Bacteria growth in food 2

Bottom line:  Let your senses (including common sense) guide you, and take basic precautions including hand-washing and sanitary kitchen practices.  (Information on food safety here.)

How to Put Your Best Foot (and the Rest of You) Forward

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Although this post is geared towards those of us who may be out of work or underemployed, it is appropriate for all of us who want to get more out of the lives we are currently living.  

Would you like to excel on your next interview?  Are you having trouble lining up that interview?  We all know the obvious:  network, research, prepare, etc.  But what happens when we put all of our time and effort into the job search at the expense of our health and wellness?  We will not be at our best, for sure.  Whether on that interview or networking with peers (or at the local market… you never know where that next big break will appear!)  Let’s get back to basics.  We need to put ourselves first so that we have the resources to excel.  Note:  No-one can do it all, all the time, or all at once.  As with anything, it is often best if we pick the most important and most changeable items and start there.  Baby steps!

According to The Under Cover Recruiter, the top seven qualities an employer is looking for are:  intelligence, leadership ability, integrity, likability, competence, courage, and inner strength.  In order for us to possess and display these attributes, we must have balance in our lives and take care of our health and wellness.  “Health is a state of complete physical, mental and social well-being and not merely the absence of disease or infirmity.” (The WHO.)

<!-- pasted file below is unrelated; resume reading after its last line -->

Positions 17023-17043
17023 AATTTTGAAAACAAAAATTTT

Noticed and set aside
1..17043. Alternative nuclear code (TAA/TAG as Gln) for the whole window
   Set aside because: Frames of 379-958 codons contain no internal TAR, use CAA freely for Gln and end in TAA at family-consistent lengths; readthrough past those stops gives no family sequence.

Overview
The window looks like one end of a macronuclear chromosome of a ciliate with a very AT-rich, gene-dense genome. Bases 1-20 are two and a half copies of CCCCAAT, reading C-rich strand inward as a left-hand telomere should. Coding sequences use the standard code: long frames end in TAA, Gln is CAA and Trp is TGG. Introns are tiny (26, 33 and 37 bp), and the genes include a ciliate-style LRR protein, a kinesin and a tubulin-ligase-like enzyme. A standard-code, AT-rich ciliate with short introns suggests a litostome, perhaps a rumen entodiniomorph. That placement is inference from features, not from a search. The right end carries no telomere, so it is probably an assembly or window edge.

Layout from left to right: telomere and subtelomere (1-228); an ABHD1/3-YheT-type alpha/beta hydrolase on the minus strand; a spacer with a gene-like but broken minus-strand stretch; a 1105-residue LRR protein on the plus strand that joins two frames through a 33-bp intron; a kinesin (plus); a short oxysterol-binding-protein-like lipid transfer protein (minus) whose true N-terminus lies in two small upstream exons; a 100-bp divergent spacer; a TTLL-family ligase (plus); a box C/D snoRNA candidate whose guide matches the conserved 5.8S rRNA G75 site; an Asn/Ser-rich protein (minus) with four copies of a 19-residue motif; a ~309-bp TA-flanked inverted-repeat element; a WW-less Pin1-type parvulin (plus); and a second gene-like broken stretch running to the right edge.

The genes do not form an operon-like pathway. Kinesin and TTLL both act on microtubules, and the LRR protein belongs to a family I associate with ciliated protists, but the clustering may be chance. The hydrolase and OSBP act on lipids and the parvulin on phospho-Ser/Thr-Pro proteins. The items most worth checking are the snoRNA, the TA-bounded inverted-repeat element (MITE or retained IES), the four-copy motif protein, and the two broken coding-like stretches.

Our bodies are designed to heal themselves.  All we need for normal repairs and growth is the proper resources (sleep, nutrition, and exercise.)

SLEEP:  According to WebMD, short-term lack of enough sleep can cause decreased performance and alertness, memory and cognitive impairment, stress, poor quality of life, occupational injury, and automobile injury.  Long-term lack of enough sleep is “associated with numerous, serious medical illnesses, including high blood pressure, heart attack, heart failure, stroke, obesity, psychiatric problems including depression and other mood disorders, Attention Deficit Disorder (ADD), mental impairment, and many others. (WebMD)

None of these conditions will benefit our job search, to say the least!  It should be pretty obvious that to perform on a professional level and to display our strengths properly, we need to be well rested.  Not just on the day of the interview, but every day.  There are many resources available to help us sleep better.  The first steps are to stick to a regular sleep schedule, pay attention to our food and drink consumption, create a bedtime ritual, set the conditions for sleep comfortably, limit naps, get regular exercise, and manage stress.  (For detailed information:  MayoClinic.)